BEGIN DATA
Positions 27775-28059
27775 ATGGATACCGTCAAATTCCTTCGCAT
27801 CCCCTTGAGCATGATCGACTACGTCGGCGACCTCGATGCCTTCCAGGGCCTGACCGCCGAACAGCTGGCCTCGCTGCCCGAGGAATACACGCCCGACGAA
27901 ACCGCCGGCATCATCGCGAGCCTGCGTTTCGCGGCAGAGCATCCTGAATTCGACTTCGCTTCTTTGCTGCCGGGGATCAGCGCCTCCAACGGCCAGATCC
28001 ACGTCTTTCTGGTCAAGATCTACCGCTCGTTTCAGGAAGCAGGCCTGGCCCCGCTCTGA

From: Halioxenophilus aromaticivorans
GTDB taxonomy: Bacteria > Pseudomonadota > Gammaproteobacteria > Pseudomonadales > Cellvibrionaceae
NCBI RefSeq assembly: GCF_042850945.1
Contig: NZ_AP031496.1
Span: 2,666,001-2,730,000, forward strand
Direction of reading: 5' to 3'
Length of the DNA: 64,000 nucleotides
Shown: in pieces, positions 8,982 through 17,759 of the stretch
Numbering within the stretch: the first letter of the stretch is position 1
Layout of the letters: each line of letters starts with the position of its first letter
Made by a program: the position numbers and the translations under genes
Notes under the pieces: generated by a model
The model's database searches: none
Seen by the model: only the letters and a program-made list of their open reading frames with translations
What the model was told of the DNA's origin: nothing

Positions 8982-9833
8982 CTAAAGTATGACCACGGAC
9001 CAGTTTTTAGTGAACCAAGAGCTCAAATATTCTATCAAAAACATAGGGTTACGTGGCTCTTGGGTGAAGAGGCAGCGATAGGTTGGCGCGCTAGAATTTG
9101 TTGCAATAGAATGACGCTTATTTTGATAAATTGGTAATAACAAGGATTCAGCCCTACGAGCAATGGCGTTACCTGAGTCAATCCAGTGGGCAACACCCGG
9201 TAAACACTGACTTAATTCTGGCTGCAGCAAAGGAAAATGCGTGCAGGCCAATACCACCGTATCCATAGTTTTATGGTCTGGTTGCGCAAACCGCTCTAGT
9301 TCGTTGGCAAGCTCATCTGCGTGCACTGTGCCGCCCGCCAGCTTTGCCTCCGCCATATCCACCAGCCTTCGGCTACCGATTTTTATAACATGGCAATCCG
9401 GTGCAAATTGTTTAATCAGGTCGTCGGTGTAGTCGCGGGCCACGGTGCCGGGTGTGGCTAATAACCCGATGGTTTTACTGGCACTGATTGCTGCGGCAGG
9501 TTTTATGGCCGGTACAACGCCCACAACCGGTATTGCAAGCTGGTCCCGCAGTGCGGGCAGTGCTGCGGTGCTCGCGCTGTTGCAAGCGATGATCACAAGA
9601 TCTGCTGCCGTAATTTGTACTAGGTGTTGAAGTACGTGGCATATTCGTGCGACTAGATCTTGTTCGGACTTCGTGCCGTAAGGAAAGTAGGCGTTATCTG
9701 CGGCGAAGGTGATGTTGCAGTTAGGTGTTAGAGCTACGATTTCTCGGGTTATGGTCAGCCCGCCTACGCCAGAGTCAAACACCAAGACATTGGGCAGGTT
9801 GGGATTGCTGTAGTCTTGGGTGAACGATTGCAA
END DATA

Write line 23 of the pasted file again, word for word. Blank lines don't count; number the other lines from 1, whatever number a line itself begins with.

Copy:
9001 CAGTTTTTAGTGAACCAAGAGCTCAAATATTCTATCAAAAACATAGGGTTACGTGGCTCTTGGGTGAAGAGGCAGCGATAGGTTGGCGCGCTAGAATTTG